Pear Cut Engagement Rings
The pear cut has been around for some time, and is a hybrid cut that’s been in use since the late 15th century. It combines round and marquise shapes with the aim of showcasing a brilliant fire, or to amplify the way light reflects off the diamond to give that sparkle. Some of the most opulent rings — some engagement rings, some not — in recent history have been pear-cut diamond rings.
What does a pear shaped diamond signify?
There isn’t one specific meaning associated with pear shaped diamonds, also sometimes called teardrop. For some, it represents the tears of joy of the wedded couple on their special day, for others, it’s raindrops, and for others it reflects the uniqueness of the wearer.
Is a pear shaped diamond expensive?
Like a number of other fancy cut diamonds, a pear cut diamond is generally more affordable than a round brilliant. For example, a one carat pear shaped diamond usually costs about 20% less than a round brilliant cut.
What should I consider when getting a pear shaped diamond?
With pear shaped diamonds you can get what’s called a “bowtie effect” which is caused by the way the diamond is cut. This can limit or change the way light reflects through the diamond and results in two dark triangles sitting point-to-point accross the centre of the stone. Many jewellers, including Larsen, have vetting standards to make sure pear shaped diamonds with strong bowties aren’t purchased and sold on to clients. Visual inspections are the only way you can see a bowtie, as this is not a characteristic included on the certificates.
Generally, the point of the pear shape should be protected with a claw or prong or another setting like a bezel. Any point or corner of a diamond or gemstone is prone to chipping if not protected in one way or another. A pear shaped diamond is usually set in either 3, 5 or occasionally 6 claws.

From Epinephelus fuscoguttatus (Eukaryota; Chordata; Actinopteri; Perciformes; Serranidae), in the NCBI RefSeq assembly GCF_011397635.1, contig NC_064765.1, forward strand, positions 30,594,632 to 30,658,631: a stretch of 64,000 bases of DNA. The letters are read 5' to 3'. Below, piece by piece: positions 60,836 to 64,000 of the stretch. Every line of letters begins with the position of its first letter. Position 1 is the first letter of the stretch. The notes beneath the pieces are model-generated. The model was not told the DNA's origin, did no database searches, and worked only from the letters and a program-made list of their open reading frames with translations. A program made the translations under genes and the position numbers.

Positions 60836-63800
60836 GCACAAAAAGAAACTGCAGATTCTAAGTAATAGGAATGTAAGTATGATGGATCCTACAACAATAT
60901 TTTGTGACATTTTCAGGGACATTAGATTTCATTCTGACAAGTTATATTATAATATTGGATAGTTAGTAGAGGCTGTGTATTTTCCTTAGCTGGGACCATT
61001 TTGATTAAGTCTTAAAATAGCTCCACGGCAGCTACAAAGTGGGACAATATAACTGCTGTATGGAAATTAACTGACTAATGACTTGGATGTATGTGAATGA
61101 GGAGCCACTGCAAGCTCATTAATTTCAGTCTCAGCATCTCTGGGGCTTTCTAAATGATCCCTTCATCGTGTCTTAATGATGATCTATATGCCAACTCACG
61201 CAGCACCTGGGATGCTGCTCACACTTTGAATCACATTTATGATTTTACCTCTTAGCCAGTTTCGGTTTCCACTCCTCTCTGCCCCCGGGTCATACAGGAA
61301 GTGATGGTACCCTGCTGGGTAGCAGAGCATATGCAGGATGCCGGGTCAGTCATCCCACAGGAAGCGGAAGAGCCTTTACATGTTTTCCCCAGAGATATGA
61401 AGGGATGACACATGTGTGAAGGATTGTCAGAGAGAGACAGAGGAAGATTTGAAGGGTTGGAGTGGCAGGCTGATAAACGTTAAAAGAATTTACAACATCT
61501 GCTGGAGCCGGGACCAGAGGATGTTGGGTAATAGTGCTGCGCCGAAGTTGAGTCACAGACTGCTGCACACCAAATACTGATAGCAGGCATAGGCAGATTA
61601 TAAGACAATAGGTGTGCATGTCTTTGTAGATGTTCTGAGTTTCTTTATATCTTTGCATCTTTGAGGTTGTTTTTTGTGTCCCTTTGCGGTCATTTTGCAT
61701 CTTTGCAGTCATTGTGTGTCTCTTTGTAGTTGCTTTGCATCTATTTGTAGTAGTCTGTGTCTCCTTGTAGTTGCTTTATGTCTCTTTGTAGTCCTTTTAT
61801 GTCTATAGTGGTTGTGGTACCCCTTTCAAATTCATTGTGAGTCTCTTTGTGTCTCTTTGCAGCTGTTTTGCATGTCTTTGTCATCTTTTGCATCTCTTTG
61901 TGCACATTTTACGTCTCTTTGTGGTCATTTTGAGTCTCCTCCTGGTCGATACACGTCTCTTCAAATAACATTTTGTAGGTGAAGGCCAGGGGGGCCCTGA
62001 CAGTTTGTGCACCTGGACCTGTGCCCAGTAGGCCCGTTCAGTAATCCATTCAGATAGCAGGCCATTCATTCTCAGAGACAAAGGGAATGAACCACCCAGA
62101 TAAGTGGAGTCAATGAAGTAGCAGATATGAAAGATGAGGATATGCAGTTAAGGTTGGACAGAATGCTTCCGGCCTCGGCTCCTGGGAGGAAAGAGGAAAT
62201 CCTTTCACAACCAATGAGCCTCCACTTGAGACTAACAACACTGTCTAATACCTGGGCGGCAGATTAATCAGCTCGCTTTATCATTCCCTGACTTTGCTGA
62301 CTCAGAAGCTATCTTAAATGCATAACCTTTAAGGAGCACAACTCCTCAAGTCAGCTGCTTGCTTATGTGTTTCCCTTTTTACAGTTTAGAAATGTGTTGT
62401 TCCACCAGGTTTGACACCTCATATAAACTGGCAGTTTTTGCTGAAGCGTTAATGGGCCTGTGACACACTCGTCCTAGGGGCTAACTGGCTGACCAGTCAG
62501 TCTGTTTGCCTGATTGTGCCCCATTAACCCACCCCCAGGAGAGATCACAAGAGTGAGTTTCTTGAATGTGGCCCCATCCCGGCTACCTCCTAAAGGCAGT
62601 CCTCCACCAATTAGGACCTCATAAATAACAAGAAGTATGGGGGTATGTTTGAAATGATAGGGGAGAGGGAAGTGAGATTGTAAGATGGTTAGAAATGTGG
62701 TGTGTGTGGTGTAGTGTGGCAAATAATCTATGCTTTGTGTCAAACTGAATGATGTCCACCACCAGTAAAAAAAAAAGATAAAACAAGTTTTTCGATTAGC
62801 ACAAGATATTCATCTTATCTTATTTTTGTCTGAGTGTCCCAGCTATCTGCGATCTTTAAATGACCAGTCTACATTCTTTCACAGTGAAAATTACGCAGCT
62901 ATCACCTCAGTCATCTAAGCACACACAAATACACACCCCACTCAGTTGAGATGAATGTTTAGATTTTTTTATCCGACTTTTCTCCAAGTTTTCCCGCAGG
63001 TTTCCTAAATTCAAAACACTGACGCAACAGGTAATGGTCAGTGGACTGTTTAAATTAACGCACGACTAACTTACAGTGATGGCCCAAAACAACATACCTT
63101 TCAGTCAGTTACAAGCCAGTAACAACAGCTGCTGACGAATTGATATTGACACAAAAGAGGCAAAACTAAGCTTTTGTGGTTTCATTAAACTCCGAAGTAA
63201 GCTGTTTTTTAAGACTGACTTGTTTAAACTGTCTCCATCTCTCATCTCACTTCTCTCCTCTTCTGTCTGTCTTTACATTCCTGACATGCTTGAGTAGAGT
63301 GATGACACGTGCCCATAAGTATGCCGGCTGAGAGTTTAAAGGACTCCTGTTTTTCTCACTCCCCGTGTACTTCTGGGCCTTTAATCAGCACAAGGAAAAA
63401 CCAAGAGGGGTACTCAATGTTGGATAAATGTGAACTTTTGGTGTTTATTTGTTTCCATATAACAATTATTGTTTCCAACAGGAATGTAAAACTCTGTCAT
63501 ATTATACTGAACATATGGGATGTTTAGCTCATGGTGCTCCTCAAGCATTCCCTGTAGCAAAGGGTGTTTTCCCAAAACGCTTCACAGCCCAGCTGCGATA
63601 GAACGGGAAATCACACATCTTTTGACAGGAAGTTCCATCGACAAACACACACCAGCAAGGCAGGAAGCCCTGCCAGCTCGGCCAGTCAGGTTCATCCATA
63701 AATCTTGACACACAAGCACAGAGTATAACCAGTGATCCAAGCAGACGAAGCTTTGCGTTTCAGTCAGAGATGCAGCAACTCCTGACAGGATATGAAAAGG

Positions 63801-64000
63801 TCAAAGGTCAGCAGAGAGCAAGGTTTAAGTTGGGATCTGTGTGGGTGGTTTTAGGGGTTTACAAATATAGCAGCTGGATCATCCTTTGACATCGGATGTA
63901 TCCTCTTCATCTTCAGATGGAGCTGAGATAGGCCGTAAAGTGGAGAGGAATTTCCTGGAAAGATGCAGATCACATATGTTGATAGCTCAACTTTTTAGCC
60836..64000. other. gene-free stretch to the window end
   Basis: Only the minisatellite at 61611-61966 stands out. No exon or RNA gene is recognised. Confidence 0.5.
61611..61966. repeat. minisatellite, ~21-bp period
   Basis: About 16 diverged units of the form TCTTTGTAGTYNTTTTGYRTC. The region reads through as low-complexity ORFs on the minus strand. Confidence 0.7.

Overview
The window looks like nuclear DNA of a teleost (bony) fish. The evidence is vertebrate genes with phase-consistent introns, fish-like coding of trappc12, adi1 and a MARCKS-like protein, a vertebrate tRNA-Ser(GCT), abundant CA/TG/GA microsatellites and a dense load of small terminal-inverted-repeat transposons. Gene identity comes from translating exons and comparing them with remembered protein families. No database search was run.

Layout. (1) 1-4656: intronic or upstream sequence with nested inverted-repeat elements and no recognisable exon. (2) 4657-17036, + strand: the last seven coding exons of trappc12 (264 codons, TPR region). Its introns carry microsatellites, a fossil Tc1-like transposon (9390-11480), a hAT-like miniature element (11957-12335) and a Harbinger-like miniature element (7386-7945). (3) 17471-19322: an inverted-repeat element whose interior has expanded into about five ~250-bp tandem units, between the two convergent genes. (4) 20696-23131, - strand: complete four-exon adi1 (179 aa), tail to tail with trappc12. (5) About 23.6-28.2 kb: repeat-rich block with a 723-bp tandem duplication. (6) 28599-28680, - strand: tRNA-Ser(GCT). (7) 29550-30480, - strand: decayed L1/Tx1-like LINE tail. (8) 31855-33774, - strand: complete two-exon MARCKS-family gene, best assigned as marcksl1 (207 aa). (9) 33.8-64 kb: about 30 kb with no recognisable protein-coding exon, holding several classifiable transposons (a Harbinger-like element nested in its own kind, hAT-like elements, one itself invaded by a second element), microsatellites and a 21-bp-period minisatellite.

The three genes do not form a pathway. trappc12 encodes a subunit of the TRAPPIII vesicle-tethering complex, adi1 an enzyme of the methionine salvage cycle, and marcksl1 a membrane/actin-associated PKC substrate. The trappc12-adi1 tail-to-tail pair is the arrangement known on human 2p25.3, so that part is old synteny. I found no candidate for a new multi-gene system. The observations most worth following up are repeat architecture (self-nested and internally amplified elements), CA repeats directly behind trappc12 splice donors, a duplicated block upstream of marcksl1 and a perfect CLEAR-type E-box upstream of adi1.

Most of the time, diamonds are cut in proportions that will work the best for the rough stone regardless of specific ratios, pear shaped diamonds have a few common proportions:
- 1:1.3 Sometimes called “squat” or “pudgy”, this can be a wider pear shape
- 1:1.5 Generally this is the “goldilocks” ratio, or one that looks the most visually appealing to most eyes
- 1:1.7 A more elongated ratio, this may suit if you have particularly long fingers or are looking for a more elongated or vintage style ring
None of these proportions are “right” or “wrong” — it’s a personal choice and comes down to what best suits you or the person you’re buying for.
How are you supposed to wear a pear-shaped diamond?
Pear shaped diamond rings can be worn however you prefer. Point up or point down, there are no specific meanings associated with wearing it one way or the other. It’s about personal preference, and if it’s for an engagement ring, it’s also about what kind of design you may want with your wedding band as well.
Point up and point down aren’t the only ways to wear a pear shaped diamond, even. Another option is to use what’s called an east-west setting, where the centre stone is actually set across the finger. Sometimes, you’ll also see this done with two stones in a toi et moi arrangement.
If all this has you interested in creating a unique pear shaped engagement (or otherwise) ring all for yourself, discover a few famous ones for inspiration:
The Taylor Burton Diamond
The Taylor Burton diamond is an impressive 69 carat pear shaped diamond. Initially, it was set into a ring bought for Elizabeth Taylor by her then-husband, Richard Burton. When Burton purchased it, it was remade into a necklace, as the weight of the ring was reportedly too heavy for Taylor to wear. It was reset by Cartier, who had initially outbid Burton for the purchase.
Adele’s Maybe-Engagement Ring
While playing coy to outright answering if she’s engaged to boyfriend Rich Paul in 2022, Adele is sporting a rather large pear-shaped diamond ring on that finger.
While we have already seen this lovely toi et moi ring from Megan Fox, it’s worth sharing again. The diamond and emerald were reportedly included for each of the pair’s birth months, as a representation of the two coming together as one.
From Us at Larsen
We have a number of designs at Larsen that feature pear shapes, from classic solitaires to engagement rings with halos or others with coloured gemstones. And of course, we can always work with you to make a pear shaped engagement ring unique to you: